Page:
Monday, August 3, 2015

Bob and Ray – "I'd Like to Be a Cow in Switzerland" (1949)

Radio comedians Bob Elliott and Ray Goulding weren't singers, but they did some intentionally bad singing on their radio show from time to time. The duo was on the air from 1946 to 1987, and in those 41 years, although they released a number of spoken-word comedy albums, they released only one record of music: "Mule Train" b/w "I'd Like to Be a Cow in Switzerland," both sides of which were performed by Ray Goulding's Mary McGoon character in 1949.

The record came about after Goulding-as-McGoon performed "Mule Train" on the air to poke fun at the flood of cover versions that appeared when Frankie Laine's version became a hit. "Mule Train" was so ubiquitous that even Mary McGoon—the elderly host of a recipe segment on Bob and Ray's show—was singing it. 

David Pollock's book Bob and Ray, Keener Than Most Persons says:
After first performing ["Mule Train"] live on the program, requests poured in for Mary to repeat the number; some even suggested that she put it on record. Finally, Ray recorded it in Mary's voice, joined on the choruses by Elliott as Tex Blaisdell. Bill Green provided the piano accompaniment. On the flip side, Mary sang, "I'd Like to Be a Cow in Switzerland," with music and lyrics by Charles and Nick Kenny. ... With McGrath's* okay—in exchange for a cut—the record was highly promoted on the station. But when the pressed discs arrived shortly before Christmas, there was no shipping operation in place. Finally, Sam Clark, an owner of a small Boston record distributorship with a taste for offbeat labels, let the boys use his basement. Night after night, after their regular WHDH shifts, the two processed all mail-order requests themselves, including packaging and mailing, in Clark's garage. Everyone involved—including McGrath—made out okay.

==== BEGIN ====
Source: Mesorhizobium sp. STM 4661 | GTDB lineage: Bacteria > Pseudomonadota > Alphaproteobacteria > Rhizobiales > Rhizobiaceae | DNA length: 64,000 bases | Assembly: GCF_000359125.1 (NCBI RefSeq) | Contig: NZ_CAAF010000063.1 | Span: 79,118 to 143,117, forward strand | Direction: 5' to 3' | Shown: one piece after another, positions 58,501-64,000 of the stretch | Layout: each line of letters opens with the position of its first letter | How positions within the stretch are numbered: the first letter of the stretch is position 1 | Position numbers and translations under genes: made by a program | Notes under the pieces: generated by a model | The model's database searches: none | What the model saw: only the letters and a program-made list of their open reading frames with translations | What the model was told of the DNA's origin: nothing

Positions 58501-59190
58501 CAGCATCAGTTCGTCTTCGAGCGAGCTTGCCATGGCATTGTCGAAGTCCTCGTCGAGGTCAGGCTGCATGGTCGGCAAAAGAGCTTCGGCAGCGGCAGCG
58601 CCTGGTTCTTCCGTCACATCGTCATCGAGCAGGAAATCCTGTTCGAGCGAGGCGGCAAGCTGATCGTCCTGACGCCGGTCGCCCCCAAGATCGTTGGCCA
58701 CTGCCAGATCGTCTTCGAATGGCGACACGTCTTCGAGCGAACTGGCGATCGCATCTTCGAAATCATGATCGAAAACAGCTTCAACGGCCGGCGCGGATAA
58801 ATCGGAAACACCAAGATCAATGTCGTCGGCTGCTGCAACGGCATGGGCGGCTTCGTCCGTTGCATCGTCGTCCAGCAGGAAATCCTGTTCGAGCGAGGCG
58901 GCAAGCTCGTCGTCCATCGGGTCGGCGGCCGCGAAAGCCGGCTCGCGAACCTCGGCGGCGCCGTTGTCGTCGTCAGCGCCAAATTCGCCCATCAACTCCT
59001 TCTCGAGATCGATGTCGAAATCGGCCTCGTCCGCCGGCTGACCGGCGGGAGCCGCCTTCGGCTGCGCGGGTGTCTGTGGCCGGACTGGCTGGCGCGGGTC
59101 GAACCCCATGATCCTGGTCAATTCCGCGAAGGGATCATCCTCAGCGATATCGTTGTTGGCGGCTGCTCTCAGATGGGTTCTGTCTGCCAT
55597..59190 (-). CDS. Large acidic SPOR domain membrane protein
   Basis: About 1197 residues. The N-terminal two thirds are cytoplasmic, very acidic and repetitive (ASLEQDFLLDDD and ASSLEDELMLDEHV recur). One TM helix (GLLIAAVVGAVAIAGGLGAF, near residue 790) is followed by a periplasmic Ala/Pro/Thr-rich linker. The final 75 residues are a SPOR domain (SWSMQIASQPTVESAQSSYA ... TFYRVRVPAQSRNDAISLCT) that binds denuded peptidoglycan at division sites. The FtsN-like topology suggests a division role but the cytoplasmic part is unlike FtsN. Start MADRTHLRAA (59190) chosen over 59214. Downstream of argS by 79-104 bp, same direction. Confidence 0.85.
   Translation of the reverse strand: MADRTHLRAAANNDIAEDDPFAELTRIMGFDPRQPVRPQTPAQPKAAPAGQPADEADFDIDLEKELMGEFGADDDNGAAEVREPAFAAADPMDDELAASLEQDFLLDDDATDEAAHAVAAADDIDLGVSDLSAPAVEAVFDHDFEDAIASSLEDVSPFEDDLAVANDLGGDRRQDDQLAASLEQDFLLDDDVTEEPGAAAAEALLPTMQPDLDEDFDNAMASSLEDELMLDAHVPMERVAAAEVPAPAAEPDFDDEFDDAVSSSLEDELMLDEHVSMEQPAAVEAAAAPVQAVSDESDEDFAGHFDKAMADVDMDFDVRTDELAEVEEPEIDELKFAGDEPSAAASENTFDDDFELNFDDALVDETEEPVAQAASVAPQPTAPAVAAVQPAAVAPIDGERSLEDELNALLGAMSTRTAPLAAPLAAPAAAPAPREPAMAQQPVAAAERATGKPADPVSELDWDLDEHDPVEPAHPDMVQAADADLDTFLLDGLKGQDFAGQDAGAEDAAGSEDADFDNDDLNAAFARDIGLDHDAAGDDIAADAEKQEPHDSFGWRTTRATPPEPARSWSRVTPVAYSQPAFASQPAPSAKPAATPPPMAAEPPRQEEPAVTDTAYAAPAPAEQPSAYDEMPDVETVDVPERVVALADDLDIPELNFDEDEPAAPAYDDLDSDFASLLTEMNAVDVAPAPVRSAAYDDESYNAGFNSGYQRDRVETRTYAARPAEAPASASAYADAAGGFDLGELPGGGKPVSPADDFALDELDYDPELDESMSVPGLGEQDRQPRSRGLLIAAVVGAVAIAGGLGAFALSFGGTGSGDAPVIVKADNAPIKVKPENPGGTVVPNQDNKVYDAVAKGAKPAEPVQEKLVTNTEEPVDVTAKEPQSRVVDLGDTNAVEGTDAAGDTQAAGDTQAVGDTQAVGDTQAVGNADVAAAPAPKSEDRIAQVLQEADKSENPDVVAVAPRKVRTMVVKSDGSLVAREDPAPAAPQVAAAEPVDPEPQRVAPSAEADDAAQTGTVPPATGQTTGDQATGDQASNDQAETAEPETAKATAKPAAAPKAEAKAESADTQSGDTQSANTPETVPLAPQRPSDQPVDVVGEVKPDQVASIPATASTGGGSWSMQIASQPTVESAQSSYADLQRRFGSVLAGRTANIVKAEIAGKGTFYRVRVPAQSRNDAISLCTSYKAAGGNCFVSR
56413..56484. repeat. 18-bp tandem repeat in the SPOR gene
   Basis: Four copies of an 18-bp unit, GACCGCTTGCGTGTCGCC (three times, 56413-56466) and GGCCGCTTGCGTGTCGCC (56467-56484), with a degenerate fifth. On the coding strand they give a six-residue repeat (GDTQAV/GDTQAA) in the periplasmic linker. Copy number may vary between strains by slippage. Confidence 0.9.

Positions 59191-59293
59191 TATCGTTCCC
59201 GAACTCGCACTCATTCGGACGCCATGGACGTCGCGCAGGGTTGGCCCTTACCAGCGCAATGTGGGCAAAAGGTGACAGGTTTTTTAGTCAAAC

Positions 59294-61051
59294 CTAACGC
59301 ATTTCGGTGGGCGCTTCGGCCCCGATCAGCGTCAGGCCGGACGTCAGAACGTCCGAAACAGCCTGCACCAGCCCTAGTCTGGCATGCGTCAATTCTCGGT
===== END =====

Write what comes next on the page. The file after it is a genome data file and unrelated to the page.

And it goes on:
*William McGrath, general manager of Boston's WHDH.

On the Air: The Encyclopedia of Old-Time Radio says that Bob and Ray's recording of "Mule Train" and "I'd Like to Be a Cow in Switzerland"—released on their own Bob and Ray Records label—"quickly sold out its 3,000-copy pressing and was soon a collectors item."

Although "Mule Train" was the A-side of the single, "I'd Like to Be a Cow in Switzerland" seems to be the best remembered of the two Bob and Ray recordings, perhaps because that song hasn't been as widely recorded as "Mule Train."

Bob and Ray
The David Pollock quotation above says that Charles and Nick Kenny wrote the music and lyrics of "I'd Like to Be a Cow," but the song was actually written by the third person whose name appears on the label: Pat Gorman. 

Gorman was a longtime secretary-treasurer of the Amalgamated Meat Cutters' Union (AMCU). In 1947, the AMCU recorded 10 songs by Gorman and pressed them on records to give to the union's members as Christmas gifts. Billboard reported that Gorman, "for 30 years an executive of the union, has never had any formal education, but has written 735 compositions of all types of music since he was 10 years old." (A book about Gorman, Picket and the Pen: The Pat Gorman Story, was published in 1960.) 

Gorman was inspired to write "I'd Like to Be a Cow" when he took a trip to Europe and felt that Switzerland was the only peaceful place on the continent. 

A 1947 ad for Goldmine Music, Inc.